The interior of the Historical Building of the National Museum in Prague is now on Street View in Google Maps, so people can see inside without having to wait in lines. And that is not the only recent news.
All together, the nine buildings of the National Museum had a record 1,125,637 visitors in 2019. The largest share was at the Historic Building, which attracted almost 800,000 visitors.
As of March 1, 2020, people under 15 years of age can visit the museum buildings for free. “The National Museum is not only a scientific and cultural institution, but also a very important educational institution. Therefore, the aim of the National Museum is to make our cultural heritage accessible to the largest possible number of people, especially the youngest,” Michal Lukeš, Director General of the National Museum, said in a press release.
“For this reason, the National Museum has decided to make its exhibitions and objects available free of charge to children and young people under 15. The National Museum will pay the increased costs of this project from profits from its commercial activities,” he added.
The Street View of the interior was added to celebrate the 15th anniversary of launching Google Maps. People can now browse through selected museum areas online. Numbers on the bottom right work like an elevator to take the view up and down levels.
The Historical Building of the National Museum has recently undergone a complete and costly renovation, and reopened in October 2018, after having been closed since 2011.
However, not everybody has the opportunity to see the results in person. Now everyone with access to a computer can see the restored spaces, frescoes and paintings in the peace of their homes thanks to the Czech Google office.
Virtual visitors can enjoy, among other things, a walk under the well-preserved skeleton of the female finback whale, which was found on the Norwegian coast in 1885, and which became part of the permanent exhibition of the National Museum eight years later. A dinosaur fossil can also be found.
Street View also allows you to visit areas that have not yet been made available to the public. Some parts of the National Museum were shot at night so virtual visitors can see what this dominant feature of Wenceslas Square looks like after dusk.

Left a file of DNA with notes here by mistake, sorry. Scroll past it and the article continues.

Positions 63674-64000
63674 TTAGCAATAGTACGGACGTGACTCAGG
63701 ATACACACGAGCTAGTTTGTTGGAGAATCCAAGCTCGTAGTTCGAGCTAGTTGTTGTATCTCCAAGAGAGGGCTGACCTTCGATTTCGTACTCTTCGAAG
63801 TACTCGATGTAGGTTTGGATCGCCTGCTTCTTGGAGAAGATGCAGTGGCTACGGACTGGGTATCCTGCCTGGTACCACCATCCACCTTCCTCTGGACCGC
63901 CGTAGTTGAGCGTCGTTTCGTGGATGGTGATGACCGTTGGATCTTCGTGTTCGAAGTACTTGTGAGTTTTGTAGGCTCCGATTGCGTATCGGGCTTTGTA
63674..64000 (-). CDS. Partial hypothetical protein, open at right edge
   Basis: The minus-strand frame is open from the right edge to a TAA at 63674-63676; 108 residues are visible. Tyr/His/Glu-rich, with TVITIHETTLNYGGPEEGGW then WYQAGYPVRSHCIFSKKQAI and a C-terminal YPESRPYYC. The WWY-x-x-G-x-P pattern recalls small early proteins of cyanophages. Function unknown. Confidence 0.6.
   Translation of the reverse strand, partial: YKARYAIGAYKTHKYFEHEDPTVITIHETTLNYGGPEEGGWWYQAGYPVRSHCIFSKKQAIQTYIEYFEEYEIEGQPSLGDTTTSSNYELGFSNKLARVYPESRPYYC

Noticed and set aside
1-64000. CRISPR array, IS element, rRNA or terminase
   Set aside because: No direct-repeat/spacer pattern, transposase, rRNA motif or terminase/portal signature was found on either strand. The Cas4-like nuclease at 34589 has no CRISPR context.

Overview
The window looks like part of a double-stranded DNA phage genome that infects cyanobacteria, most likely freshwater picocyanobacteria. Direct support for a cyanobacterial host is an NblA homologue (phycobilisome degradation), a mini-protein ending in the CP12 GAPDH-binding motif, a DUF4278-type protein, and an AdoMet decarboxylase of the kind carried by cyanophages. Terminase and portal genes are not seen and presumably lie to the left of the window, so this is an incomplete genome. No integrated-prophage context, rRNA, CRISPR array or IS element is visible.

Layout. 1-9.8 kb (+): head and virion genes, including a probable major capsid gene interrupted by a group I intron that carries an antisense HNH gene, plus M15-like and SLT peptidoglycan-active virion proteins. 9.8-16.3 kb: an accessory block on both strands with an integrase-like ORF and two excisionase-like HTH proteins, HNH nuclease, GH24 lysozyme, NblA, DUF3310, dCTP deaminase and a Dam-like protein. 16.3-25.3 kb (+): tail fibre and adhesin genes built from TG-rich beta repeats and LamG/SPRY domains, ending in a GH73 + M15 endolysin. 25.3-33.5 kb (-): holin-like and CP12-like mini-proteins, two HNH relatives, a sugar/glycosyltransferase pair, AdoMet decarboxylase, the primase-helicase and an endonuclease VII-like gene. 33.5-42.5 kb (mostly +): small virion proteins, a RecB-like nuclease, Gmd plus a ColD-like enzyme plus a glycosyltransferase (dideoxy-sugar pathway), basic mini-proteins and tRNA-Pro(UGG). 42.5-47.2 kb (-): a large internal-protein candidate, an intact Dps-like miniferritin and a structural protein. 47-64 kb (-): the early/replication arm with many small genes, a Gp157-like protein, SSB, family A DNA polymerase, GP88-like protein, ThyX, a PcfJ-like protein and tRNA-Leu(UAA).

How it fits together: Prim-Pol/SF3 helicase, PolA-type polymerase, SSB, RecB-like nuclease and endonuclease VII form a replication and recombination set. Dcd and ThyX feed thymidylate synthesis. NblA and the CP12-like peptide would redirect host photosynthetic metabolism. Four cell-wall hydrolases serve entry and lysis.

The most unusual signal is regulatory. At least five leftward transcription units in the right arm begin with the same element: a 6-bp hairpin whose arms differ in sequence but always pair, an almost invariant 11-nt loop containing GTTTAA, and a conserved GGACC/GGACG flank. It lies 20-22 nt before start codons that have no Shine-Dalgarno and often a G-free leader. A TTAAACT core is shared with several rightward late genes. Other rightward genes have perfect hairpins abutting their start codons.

Street View is a popular Google Maps feature available in over 80 countries. Users can view 360-degree imagery of streets in different cities, as well as natural and cultural landmarks around the world. Within the Czech Republic, all Czech UNESCO World Heritage Sites, several castles and natural wonders, are also virtually accessible.
Among the most visited places on Street View in the Czech Republic are the gardens of Prague Castle, the historic town of Český Krumlov and the center of Prague. In the Czech Republic, Street View has been available since 2007 and is regularly updated.
In November 2019, the Historical Building and the New Building were permanently linked into one museum complex by an underground corridor with a permanent exhibition called Moments of History. As a result, a new barrier-free entrance to both buildings was created in the New Building for visitors with special needs or families with small children and baby carriages.
Since last year it has been possible to visit nine museum buildings with one ticket within five days. In addition to the Historical and New Buildings complex, people can also visit the Czech Museum of Music, the National Memorial at Vítkov, the Ethnographic Museum, the Antonín Dvořák Museum, the Bedřich Smetana Museum, the National Museum Lapidarium and the Náprstek Museum of Asian, African and American cultures.
The National Museum regularly allows visitors free entry to all its buildings seven times a year. This year those dates are May18, June 1, June 13 (as part of Museum Night), September 12, September 28, October 28, and November 17.
While the National Museum as an institution is over 200 years old, the current Historical Building dates to 1891.
The National Museum was built according to plans by architect Josef Schulz between 1885–91 as the dominant feature of Wenceslas Square. It has been a national cultural monument since 1962.
Before 2018, the building had not been significantly repaired for more than 120 years and was damaged by military attacks in 1945 and 1968. It was also was also weakened by the constant vibrations from the adjacent highway and by the construction of metro tunnels.